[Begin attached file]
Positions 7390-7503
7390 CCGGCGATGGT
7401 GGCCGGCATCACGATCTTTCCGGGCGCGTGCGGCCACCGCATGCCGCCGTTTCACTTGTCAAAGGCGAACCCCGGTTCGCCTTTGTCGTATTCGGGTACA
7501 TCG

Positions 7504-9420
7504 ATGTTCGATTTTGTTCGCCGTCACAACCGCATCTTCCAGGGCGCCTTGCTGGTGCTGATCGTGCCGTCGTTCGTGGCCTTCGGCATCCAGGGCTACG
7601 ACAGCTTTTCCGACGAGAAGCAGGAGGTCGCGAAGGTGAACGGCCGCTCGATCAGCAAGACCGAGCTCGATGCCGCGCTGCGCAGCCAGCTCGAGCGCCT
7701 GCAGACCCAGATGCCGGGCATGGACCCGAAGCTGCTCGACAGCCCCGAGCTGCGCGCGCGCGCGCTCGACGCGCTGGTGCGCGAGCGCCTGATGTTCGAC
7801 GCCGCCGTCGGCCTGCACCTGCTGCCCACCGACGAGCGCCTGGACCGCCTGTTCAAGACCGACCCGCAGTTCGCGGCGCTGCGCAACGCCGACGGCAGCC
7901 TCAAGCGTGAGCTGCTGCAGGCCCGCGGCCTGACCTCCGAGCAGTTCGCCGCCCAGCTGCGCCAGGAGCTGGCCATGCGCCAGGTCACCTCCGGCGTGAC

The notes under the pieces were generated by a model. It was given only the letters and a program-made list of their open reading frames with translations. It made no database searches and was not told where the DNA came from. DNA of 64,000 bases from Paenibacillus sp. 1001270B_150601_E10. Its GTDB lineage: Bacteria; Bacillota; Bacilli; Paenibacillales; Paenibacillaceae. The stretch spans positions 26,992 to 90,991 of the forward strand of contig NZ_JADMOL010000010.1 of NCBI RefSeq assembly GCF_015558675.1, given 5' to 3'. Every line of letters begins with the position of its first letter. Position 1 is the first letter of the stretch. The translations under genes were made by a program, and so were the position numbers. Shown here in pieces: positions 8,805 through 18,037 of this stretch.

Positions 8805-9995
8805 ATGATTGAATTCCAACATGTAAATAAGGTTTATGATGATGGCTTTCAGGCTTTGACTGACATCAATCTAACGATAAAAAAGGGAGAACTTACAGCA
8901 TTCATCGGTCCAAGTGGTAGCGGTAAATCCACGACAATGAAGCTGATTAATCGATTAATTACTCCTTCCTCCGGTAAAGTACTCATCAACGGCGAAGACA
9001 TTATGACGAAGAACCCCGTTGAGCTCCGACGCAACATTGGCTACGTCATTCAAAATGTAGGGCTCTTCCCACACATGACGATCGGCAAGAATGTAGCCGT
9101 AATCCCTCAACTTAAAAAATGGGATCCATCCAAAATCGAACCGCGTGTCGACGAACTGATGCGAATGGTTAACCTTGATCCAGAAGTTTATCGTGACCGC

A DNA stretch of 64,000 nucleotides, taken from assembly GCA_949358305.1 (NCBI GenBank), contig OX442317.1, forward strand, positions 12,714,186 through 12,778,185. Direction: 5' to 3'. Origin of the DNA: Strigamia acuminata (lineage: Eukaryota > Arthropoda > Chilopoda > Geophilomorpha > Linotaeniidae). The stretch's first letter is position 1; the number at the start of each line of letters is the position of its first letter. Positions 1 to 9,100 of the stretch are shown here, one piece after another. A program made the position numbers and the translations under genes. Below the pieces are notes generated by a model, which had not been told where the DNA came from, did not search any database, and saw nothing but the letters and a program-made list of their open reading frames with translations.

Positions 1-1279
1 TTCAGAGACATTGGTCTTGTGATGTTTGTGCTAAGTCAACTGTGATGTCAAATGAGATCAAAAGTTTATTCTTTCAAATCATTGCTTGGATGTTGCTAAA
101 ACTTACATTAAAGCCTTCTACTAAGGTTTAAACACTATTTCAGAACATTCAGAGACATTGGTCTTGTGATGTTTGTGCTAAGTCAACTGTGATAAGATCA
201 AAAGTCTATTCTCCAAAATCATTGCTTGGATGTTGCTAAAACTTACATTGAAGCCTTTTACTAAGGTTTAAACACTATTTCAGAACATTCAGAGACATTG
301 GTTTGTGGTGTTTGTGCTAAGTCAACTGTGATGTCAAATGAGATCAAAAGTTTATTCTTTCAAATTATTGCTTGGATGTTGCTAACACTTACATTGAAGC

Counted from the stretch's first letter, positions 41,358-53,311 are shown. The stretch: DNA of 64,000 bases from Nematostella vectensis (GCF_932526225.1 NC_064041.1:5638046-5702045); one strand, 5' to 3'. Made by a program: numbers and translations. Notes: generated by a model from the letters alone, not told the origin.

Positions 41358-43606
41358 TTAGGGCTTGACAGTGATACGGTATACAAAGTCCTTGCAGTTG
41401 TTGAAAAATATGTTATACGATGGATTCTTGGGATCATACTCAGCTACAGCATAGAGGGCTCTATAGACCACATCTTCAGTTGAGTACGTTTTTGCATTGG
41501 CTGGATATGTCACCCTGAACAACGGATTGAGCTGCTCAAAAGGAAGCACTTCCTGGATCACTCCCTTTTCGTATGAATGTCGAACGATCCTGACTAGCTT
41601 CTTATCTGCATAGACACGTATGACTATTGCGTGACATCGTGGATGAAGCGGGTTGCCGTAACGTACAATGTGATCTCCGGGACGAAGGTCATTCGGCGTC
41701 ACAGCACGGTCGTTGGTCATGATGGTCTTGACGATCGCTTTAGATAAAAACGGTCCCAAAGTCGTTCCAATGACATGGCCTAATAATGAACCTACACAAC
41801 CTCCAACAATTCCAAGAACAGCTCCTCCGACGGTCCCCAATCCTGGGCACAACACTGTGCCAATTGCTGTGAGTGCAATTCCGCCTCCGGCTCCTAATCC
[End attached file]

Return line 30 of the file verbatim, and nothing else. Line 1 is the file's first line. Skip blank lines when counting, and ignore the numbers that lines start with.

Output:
41801 CTCCAACAATTCCAAGAACAGCTCCTCCGACGGTCCCCAATCCTGGGCACAACACTGTGCCAATTGCTGTGAGTGCAATTCCGCCTCCGGCTCCTAATCC